Primal Screen (2017)

Primal Screen first published by

Documentarian Rodney Ascher likes to explore the nexus between frightening media and our own haunted unconscious. He is perhaps best known for his feature-length Room 237 (2012) which focused on the hermeneutic overexuberance which some individuals have obsessively applied to Stanley Kubrick’s The Shining (1980) – and while his follow-up, The Nightmare (2015), was primarily concerned with sleep paralysis, it also carefully traced the connection between this phenomenon and certain horror films. Before both of these, Ascher had made a short documentary, The S From Hell (2010), in which he attempted to recreate the terror induced in young impressionable viewers by the imagery and sound of the 1964 Screen Gems television logo.

All of these are a foretaste for Ascher’s latest, Primal Screen, which begins with three adult males, Gary, Daniel and Greg, reminiscing about their childhood experience of being terrified by the TV spot for Richard Attenborough’s Magic (1978) – an ad which showed the ventriloquist’s dummy ‘Fats’ in close-up, staring straight into the camera while babbling away creepily.

Greg was already a sufferer of automatonophobia, a recognised fear of human simulacra, and the ad for Magic pushed him over the edge (he has since recovered entirely). Gary, who as a child was already showing interest in puppetry and performance, was driven by the ad to hide his own ventriloquist’s dummy in the bedroom closet – and to this day, though now a professional ventriloquist, he has avoided watching Attenborough’s film. And Daniel, who had until then aspired to be a puppeteer, was triggered by the ad’s twin effect on him – repulsion coupled with a strange attraction – to pursue a different yet parallel career as a writer (a manipulator, as he says, of words rather than of models). In other words, that trailer, and the fear that it instilled, proved formative to the development of all three.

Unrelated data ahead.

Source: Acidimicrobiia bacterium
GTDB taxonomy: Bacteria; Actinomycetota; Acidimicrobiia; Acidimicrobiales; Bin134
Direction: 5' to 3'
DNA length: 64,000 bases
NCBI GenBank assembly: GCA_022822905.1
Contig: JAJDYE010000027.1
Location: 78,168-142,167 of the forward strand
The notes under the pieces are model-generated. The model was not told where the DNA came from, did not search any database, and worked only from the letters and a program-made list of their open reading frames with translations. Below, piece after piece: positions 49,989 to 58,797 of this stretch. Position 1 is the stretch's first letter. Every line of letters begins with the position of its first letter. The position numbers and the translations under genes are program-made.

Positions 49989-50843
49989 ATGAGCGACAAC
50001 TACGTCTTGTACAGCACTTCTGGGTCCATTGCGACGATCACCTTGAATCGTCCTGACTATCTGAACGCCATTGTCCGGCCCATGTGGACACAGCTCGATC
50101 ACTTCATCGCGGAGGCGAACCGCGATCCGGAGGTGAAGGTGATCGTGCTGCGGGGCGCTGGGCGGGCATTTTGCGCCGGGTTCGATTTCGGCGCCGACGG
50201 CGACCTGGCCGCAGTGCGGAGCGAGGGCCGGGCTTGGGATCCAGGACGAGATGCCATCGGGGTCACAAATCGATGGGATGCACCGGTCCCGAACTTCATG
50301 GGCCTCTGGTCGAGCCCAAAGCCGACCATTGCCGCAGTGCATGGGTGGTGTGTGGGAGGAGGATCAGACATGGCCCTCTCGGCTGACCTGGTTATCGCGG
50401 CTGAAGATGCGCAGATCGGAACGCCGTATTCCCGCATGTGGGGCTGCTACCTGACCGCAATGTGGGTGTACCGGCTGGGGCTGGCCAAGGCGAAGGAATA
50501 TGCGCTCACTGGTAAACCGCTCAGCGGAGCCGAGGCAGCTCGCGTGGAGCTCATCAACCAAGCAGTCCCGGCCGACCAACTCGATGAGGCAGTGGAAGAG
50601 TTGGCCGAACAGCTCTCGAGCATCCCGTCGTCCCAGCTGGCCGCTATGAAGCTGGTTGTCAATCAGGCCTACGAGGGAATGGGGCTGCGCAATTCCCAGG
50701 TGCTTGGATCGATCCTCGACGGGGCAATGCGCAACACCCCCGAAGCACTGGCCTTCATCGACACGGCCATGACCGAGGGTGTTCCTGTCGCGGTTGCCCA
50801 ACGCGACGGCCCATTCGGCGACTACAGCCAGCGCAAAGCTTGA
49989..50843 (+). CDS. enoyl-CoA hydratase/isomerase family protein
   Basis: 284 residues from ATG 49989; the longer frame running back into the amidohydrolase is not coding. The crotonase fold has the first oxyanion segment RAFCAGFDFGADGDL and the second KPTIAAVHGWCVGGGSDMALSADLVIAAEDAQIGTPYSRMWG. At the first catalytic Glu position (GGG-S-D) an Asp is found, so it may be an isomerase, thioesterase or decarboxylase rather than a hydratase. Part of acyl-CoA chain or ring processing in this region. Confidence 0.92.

From this, Ascher expands (in five headed sections) on the unnerving effects of anthropoid dolls, mannequins, puppets, robots, even online avatars – and what this reveals about humanity itself. At the same time, while this story, part sociological, part philosophical, is played out in vivid reenactments and in carefully selected file footage from films, television and youtube clips, the real Gary, Daniel and Greg remain conspicuously absent: we hear their narrating words, but they never themselves appear on screen except virtually through the proxy of actors. In this way, they too are like dummies, conjured and given uncanny life by disembodied voices and the magic power of Ascher’s film.

The status of Primal Screen itself is similarly provisional. It appears to have started off as a would-be TV series, with this entry (entitled ‘The Wooden Boy’) the first of several projected episodes – but now it has been picked up not by any television network, but by horror streaming service Shudder, and it is not clear whether any further instalments from Ascher will follow, or whether this is now all there ever will be to Primal Screen. It remains, though, a compelling study of personal and collective fear, as well as a self-reflexive portrait of the human animal and its approximate imitations in representative arts and entertainments.

Summary: Rodney Ascher’s documentary goes deep into the uncanny valley of the dolls.

© Anton Bitel